She’s lovely and quirky, familiar but rarely heard – a winning combination circa 2009.
Thanks to Bizzy for suggesting Philomena as Name of the Day.
You’ll spot phil in plenty of familiar words, and more than one name. Philip and Philippa are fond of horses; Philadelphia is the City of Brotherly Love – and very occasionally, a given name. The Greek phelein meant to love. Philomena may only trace her roots to that word, or might also related to menos – strength.
She sounds ancient, but Philomena is young – and may never have been a given name at all.
Early Christians buried the earthly remains of martyrs and commoners alike in the catacombs – subterranean cemeteries. Today they’re undeniably spooky. Back then, they were practical.
The Catacombs of Priscilla – named after the woman who donated the land – would eventually hold nearly 40,000 bodies over eight miles. Their use declined as Christian persecutions ended. Eventually, they were all but forgotten. In the late 1500s, Antonio Bosio entered many of the tombs for the first time in centuries.
Our story begins in 1802, when a group seeking martyrs’ graves found the body of a young woman. They thought a vial enclosed in the tomb was blood and must surely denote a martyr. The grave’s inscription read:
LUMENA PAXTE CUMFI
It almost certainly was out of order. Rearranged, it reads:
PAX TECUM FILUMENA
The inscription translates to Peace be with you filumena. Filumena could be a given name – or a term of endearment.
The excavators trumpeted their success – the discovery of Saint Philomena’s remains, overlooking the lack of historical evidence for a Saint Filumena. Or Filomena. Or Philomena.
Pesky details aside, nineteenth century Italy embraced her. A nun claimed visions of her life. The future Saint John Vianney was among several of her devotees, spreading Philomena’s reputation to France. Miracles were attributed to her relics, housed near Naples.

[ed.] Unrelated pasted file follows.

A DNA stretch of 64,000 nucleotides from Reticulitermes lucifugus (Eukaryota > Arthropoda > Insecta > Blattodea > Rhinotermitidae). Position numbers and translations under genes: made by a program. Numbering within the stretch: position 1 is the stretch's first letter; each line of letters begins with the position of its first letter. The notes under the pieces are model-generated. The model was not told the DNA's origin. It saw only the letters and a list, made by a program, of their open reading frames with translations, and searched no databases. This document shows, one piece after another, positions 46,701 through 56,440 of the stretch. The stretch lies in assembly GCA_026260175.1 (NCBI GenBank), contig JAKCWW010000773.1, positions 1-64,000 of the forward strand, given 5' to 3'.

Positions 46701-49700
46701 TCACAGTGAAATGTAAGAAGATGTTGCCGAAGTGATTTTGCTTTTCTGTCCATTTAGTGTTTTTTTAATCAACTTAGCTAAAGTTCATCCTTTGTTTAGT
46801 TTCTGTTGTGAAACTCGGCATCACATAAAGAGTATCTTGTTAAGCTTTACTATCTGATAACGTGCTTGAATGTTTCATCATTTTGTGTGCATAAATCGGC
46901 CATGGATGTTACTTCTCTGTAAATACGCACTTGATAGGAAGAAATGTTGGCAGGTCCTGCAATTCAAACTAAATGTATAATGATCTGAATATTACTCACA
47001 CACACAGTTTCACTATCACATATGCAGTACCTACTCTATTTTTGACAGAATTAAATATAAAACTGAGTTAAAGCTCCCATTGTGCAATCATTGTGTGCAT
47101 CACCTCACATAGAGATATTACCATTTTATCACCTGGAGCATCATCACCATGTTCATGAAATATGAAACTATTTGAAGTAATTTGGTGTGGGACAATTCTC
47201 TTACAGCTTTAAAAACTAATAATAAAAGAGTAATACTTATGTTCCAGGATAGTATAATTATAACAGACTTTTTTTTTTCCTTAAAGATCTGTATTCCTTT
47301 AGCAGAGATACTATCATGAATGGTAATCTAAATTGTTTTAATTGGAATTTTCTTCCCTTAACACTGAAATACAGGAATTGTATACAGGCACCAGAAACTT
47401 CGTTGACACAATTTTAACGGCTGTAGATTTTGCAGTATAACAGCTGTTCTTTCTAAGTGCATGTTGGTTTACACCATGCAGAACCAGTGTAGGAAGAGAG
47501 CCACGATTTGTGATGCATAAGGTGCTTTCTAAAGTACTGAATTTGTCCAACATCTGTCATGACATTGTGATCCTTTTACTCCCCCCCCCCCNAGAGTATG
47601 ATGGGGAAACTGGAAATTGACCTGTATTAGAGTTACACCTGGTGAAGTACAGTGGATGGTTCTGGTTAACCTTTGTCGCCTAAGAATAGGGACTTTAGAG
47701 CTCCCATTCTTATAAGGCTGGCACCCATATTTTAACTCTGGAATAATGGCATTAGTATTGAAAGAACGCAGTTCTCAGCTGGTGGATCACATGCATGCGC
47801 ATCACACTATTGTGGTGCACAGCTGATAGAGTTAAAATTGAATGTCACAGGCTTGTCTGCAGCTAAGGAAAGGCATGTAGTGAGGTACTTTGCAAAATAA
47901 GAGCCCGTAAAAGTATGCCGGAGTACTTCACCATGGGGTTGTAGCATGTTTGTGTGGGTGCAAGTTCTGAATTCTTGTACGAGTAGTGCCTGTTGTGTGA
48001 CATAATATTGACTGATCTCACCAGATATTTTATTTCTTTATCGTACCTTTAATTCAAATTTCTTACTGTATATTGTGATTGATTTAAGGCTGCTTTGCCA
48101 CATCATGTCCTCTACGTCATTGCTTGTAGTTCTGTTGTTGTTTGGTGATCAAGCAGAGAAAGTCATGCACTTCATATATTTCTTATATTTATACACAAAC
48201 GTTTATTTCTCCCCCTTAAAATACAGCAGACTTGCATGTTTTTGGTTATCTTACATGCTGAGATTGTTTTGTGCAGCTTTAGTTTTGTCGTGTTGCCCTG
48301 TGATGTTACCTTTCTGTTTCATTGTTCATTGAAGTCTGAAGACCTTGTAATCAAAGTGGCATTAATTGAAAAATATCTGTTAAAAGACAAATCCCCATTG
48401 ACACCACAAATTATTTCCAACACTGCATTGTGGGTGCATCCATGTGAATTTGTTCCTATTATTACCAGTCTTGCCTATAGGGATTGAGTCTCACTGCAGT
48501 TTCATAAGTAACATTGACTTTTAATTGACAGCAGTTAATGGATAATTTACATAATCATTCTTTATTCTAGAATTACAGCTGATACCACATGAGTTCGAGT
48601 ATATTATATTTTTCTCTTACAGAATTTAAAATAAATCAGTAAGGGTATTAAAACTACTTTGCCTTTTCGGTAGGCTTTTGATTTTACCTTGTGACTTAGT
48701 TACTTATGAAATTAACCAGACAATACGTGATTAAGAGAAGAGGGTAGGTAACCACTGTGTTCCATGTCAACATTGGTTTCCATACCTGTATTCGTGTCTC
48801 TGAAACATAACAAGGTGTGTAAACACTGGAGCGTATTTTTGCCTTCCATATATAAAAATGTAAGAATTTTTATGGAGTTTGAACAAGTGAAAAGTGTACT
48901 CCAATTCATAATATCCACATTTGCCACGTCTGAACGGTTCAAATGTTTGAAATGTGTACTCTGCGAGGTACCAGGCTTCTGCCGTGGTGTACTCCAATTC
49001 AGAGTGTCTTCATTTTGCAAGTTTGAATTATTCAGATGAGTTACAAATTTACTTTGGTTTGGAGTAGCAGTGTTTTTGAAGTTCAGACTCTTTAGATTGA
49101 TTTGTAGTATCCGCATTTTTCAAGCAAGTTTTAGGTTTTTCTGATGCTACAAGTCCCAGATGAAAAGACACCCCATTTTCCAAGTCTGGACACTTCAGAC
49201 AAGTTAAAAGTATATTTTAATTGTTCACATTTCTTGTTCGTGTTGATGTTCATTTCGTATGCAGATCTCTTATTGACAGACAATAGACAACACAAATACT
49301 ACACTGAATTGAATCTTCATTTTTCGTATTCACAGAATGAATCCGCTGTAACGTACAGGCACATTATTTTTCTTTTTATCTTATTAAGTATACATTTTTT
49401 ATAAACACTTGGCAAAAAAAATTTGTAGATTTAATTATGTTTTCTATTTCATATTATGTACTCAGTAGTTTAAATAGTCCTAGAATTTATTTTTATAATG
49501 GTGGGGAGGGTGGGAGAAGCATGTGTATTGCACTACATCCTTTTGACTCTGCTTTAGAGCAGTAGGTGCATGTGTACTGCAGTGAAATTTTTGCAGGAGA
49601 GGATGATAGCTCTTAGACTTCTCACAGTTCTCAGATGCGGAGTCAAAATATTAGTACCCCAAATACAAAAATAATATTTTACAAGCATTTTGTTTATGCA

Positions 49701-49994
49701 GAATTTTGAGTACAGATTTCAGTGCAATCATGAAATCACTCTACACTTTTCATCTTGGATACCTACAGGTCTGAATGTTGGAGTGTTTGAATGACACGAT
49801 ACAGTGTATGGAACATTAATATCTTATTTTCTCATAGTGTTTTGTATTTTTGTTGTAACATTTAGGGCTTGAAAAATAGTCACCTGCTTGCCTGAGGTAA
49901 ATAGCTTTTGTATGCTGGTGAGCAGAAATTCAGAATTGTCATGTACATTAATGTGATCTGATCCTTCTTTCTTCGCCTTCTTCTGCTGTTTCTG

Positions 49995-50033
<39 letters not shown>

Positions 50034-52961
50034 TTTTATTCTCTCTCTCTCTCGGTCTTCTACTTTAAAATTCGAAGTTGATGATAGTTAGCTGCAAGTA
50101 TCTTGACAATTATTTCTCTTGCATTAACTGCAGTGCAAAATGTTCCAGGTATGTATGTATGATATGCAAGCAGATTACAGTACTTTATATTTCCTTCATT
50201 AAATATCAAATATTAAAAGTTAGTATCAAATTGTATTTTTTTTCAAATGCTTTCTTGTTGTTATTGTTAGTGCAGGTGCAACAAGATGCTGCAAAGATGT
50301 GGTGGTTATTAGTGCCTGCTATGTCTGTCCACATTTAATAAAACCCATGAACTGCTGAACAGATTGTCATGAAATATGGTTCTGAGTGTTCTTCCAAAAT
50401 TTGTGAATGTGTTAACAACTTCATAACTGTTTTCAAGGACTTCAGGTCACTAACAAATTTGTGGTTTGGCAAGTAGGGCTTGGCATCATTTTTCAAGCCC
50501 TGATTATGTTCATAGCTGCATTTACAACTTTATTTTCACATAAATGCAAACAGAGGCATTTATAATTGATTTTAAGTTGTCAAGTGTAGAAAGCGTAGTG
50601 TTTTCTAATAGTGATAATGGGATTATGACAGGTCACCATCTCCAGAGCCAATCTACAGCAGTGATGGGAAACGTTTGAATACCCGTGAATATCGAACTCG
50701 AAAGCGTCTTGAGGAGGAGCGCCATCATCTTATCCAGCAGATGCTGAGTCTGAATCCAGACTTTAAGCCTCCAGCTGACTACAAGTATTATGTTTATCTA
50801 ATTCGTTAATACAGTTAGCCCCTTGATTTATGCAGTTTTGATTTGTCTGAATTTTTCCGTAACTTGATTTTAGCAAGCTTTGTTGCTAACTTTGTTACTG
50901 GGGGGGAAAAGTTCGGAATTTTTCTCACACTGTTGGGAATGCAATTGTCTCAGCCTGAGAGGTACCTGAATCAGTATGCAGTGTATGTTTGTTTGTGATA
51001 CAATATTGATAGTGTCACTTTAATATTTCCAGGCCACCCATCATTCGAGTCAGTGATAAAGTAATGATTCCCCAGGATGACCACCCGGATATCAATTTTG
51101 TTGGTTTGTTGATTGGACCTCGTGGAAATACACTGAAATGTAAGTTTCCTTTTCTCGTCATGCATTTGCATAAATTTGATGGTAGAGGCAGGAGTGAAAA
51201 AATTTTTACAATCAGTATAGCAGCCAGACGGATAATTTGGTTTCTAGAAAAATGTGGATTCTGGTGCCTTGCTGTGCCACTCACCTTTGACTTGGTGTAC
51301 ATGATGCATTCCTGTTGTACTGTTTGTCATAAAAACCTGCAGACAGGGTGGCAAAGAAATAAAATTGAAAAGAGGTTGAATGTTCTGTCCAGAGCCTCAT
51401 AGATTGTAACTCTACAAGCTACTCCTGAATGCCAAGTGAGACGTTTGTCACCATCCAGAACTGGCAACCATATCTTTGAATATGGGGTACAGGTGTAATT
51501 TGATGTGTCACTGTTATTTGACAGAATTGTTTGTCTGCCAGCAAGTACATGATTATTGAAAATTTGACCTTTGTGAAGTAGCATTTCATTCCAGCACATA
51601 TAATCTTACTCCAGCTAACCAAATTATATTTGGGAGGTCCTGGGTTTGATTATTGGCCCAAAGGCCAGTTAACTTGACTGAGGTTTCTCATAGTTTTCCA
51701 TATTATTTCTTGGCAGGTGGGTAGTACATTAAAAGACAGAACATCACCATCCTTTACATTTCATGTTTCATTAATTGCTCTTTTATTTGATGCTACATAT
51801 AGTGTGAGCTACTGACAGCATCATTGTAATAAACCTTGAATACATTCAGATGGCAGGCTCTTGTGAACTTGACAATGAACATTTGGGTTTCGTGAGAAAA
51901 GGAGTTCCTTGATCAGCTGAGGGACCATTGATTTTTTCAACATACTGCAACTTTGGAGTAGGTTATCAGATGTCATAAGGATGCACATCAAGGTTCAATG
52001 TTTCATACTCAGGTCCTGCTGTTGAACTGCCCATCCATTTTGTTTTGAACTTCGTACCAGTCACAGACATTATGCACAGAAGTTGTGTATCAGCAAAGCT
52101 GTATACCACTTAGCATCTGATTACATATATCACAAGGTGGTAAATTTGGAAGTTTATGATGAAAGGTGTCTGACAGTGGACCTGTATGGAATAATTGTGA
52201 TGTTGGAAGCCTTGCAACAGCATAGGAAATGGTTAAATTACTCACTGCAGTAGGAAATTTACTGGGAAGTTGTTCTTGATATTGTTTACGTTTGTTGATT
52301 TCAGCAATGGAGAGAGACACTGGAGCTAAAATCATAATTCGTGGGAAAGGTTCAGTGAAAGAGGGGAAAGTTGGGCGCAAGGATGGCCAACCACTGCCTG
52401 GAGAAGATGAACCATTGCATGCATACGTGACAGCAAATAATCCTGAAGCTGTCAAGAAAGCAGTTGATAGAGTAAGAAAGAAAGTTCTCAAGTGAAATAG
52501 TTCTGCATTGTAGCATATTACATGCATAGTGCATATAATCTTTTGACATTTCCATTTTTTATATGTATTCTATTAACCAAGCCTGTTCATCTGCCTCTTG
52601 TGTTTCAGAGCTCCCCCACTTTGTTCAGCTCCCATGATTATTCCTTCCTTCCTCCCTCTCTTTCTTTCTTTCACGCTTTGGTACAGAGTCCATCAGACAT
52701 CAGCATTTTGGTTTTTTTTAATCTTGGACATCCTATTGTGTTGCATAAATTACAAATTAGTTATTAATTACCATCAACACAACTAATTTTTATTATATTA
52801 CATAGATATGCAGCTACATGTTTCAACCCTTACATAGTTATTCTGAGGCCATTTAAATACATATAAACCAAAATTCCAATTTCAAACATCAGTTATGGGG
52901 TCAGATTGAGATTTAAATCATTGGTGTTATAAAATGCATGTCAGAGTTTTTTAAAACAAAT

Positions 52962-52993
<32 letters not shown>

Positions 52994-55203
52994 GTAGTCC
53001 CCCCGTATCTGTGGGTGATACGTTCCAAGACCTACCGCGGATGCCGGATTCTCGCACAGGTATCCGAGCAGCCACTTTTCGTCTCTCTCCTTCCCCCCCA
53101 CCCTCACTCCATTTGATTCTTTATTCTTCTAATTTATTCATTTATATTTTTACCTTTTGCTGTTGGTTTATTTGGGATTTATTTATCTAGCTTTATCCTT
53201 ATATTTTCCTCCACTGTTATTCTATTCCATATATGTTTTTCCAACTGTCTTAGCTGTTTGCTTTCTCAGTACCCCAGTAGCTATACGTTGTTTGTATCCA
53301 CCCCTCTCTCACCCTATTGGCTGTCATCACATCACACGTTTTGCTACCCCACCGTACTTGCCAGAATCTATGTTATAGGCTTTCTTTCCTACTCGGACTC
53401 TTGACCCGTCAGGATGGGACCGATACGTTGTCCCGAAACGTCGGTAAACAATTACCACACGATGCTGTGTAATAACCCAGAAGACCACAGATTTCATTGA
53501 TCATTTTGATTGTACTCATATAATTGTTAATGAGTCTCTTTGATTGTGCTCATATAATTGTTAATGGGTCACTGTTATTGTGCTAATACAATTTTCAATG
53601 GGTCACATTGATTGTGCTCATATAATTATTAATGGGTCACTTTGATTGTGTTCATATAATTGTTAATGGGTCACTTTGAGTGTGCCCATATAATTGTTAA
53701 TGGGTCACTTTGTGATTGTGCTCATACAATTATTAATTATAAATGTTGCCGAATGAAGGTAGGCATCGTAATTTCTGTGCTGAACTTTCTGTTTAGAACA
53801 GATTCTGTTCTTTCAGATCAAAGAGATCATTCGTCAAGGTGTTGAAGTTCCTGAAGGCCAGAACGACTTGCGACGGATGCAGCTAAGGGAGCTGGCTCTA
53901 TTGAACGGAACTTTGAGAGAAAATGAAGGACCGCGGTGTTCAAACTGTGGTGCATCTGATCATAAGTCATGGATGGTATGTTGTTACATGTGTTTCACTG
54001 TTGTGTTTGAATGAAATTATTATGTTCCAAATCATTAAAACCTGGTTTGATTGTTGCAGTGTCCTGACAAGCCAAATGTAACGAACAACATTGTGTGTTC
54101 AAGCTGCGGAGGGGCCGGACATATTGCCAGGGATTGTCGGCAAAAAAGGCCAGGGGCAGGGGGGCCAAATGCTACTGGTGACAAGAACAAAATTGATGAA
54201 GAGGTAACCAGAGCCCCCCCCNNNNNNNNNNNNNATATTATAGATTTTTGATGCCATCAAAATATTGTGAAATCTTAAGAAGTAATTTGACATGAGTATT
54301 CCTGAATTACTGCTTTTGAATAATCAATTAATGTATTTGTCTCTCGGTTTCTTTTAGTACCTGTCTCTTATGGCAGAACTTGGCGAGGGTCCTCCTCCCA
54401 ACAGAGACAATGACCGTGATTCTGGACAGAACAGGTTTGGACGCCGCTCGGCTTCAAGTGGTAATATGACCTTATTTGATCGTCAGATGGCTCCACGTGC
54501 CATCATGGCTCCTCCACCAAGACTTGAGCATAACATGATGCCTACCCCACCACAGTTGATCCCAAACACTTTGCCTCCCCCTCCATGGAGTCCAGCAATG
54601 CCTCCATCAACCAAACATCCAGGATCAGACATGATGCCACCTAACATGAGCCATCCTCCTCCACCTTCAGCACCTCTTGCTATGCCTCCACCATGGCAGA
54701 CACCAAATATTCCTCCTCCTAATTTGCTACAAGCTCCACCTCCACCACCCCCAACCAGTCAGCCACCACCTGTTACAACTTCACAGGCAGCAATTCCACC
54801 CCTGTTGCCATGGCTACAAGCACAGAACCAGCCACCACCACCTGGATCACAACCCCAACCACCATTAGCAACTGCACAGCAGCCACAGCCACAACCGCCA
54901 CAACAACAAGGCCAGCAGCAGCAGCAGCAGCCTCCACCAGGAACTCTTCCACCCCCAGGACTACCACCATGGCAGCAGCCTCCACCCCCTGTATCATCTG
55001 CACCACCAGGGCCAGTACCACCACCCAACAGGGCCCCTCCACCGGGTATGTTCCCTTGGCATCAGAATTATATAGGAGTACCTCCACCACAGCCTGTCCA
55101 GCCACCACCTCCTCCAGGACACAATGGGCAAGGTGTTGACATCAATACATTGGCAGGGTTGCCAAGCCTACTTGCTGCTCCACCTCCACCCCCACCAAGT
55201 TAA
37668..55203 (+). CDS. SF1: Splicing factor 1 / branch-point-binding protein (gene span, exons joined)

History eventually won out, and you won’t find her on the official calendar today. Perhaps her greatest legacy is her name.
Philomena is in use from Ireland to Italy and throughout the Spanish-speaking world. The wife of the current Orléanist pretender to the throne of France, the Duc de Vendôme, is married to the aristocratic Vienna-born Philomena de Tornos y Steinhart. (The couple welcomed their firstborn, Gaston, just a few days ago.) In the unlikely event that their claims are ever realized, Philomena could take on a regal air.
In France, Philomène had her best year in 1901. Philomena peaked in the US back in 1915 and left the rankings after 1942.
If you’re looking for a true rarity, there’s the literary Philomela or Philomel – a poetic term for the nightingale, and a mythological princess of Athens who suffered mightily. Writers from Ovid to Chretien de Troyes to Chaucer to Coleridge to Margaret Atwood have referenced her sad and gory tale.
Today, Philomena or even Philomela could appeal to parents who find the relatively uncommon Francesca and Valentina too familiar for their tastes. With nicknames ranging from Mena to Polly to Pippa, she’s an unconventional choice that might wear well.